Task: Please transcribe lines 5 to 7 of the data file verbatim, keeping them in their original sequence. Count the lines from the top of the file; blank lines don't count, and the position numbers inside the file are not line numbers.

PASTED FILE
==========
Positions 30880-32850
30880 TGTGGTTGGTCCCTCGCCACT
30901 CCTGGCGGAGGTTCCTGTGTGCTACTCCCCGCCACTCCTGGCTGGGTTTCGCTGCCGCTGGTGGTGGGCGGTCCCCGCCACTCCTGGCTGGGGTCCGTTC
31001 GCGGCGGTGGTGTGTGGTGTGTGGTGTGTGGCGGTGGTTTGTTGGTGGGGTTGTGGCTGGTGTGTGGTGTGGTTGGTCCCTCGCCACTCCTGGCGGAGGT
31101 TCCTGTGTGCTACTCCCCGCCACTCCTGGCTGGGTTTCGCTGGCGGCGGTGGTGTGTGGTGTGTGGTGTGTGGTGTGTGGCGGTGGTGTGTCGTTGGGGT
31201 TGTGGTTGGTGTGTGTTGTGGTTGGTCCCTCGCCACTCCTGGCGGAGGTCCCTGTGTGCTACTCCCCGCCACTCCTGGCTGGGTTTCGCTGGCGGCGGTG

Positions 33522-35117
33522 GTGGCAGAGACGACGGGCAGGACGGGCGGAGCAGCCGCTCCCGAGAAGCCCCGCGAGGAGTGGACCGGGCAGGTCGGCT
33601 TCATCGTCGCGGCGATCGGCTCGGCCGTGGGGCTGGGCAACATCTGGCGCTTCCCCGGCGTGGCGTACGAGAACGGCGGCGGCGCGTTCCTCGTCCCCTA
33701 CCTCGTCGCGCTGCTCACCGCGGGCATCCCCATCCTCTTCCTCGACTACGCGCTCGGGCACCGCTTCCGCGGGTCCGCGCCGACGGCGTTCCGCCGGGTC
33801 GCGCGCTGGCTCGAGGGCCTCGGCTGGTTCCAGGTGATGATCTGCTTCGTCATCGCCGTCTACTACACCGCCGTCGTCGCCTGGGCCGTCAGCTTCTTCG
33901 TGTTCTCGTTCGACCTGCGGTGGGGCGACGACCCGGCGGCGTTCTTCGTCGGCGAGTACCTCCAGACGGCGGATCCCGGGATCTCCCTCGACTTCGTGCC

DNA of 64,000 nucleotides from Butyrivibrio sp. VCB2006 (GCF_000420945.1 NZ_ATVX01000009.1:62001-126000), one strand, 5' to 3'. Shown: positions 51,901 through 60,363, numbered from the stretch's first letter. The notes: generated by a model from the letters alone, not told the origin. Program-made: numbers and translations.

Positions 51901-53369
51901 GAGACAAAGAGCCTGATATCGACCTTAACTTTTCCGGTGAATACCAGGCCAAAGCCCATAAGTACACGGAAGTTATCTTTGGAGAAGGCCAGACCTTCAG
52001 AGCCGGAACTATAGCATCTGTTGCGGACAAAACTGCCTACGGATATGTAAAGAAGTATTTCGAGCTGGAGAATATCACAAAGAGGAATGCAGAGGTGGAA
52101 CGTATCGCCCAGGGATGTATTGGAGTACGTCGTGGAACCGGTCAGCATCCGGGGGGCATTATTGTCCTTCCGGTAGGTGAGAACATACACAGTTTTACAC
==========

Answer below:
31101 TCCTGTGTGCTACTCCCCGCCACTCCTGGCTGGGTTTCGCTGGCGGCGGTGGTGTGTGGTGTGTGGTGTGTGGTGTGTGGCGGTGGTGTGTCGTTGGGGT
31201 TGTGGTTGGTGTGTGTTGTGGTTGGTCCCTCGCCACTCCTGGCGGAGGTCCCTGTGTGCTACTCCCCGCCACTCCTGGCTGGGTTTCGCTGGCGGCGGTG

Positions 33522-35117